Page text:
Has ageism made retirement a dirty word? Do some of us reject the ‘retired’ label, lest others (mistakenly) perceive us as ‘done’? Euphemisms (e.g. transitioning) seem a bit like denial, yet traditional definitions no longer apply. We need to actively challenge age-related stereotypes and confront the outdated notions of ageing and retirement head on so that we stop shying away from a term which we have the ability to actively redefine, not just rename.

Shift is taking place. Retirement has become a period of continued exploration, fulfillment and engagement rather than a hard stop. Those who are stepping away from successful careers often feel that being labeled ‘retired’ feels like less in some way. Others reject the term because they don’t want to be defined by their age, their work status or cultural stereotypes. For many it is a reminder of lost identity, community and purpose. Still others embrace it as a reward for a lifetime of hard work. Retirement is all of these things and still evolving.

As a society, we need to proactively reframe and not just re-name retirement as an evolution (positive) versus a hard stop (negative). We need to promote age-friendly workplaces that offer flexible work options, encourage lifelong learning and foster intergenerational interactions that keep people contributing and connecting. Doing so would also leave the door open to those who want to stay in the workplace as long as possible without fear of ageism.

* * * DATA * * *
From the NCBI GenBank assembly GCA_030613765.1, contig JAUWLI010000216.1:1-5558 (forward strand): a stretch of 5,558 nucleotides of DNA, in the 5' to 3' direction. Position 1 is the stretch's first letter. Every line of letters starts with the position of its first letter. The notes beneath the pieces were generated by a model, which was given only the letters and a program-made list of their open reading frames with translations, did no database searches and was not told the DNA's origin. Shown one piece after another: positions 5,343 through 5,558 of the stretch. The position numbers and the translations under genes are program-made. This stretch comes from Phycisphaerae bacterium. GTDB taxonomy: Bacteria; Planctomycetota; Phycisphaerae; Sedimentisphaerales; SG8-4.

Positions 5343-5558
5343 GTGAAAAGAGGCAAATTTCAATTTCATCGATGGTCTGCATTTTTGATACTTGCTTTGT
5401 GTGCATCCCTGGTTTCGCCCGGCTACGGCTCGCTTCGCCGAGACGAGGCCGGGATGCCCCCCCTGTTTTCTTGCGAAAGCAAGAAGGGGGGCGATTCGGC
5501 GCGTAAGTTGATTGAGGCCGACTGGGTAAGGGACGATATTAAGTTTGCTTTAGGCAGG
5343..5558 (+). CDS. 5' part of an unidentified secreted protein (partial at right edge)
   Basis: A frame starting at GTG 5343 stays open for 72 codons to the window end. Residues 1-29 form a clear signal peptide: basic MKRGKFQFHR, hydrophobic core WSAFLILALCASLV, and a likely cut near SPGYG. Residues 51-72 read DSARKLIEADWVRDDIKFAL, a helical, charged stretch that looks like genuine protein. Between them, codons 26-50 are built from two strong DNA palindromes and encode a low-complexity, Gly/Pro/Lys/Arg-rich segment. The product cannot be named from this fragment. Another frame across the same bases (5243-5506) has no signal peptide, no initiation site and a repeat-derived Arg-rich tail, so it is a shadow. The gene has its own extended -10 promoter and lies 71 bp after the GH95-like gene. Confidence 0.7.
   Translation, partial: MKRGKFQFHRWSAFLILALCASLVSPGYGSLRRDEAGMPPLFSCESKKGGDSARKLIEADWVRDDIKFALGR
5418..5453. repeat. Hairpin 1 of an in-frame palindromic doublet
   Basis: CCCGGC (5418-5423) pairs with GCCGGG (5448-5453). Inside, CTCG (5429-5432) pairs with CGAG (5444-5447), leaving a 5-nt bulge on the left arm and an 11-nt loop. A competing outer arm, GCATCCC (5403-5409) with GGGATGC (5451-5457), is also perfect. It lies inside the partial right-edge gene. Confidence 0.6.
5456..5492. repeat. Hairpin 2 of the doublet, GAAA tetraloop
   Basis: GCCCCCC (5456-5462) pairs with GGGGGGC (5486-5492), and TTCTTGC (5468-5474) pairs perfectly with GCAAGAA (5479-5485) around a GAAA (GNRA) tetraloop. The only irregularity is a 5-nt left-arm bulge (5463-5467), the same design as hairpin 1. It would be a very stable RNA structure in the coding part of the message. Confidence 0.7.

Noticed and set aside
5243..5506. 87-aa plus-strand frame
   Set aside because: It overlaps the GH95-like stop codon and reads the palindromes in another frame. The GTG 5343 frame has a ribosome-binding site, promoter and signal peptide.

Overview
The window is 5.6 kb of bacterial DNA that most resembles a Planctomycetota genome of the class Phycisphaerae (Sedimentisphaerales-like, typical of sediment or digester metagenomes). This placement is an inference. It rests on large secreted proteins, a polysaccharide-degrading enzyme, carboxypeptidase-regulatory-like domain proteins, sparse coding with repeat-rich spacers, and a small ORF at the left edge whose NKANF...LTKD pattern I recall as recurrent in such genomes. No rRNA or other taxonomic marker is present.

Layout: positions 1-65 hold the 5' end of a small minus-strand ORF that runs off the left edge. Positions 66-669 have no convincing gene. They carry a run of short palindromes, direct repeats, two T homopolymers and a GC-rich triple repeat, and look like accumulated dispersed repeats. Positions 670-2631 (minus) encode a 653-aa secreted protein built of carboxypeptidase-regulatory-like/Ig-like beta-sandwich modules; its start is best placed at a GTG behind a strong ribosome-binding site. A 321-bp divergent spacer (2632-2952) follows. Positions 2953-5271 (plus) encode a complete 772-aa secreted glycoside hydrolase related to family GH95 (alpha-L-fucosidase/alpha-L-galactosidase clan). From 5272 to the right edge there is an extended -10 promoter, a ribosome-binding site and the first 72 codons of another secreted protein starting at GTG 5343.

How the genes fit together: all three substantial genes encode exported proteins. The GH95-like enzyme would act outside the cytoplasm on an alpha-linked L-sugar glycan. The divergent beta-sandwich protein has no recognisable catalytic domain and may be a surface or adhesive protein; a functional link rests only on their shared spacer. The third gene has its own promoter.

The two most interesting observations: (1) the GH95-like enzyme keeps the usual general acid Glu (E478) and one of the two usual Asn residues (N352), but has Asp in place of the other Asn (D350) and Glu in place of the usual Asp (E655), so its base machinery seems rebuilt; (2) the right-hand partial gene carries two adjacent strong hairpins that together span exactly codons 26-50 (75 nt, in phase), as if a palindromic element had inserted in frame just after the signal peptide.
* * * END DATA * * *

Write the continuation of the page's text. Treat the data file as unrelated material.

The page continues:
Can we really redefine what it means to be retired? We’ll get there — if only because the tsunami-level wave of people who are now grappling with this issue will redefine it as a generation … #ageism #dei #genderedageism #ageing #retirement #unretirement #labels #stereotypes #culturalshift #workfore #smallbusiness #purpose #multigenerational #inclusion #demographics #purpose #consulting #success #leadership #mentors #volunteers #mygeneration #Boomers #retirementplanning Read the original piece on Medium

Lori Martinek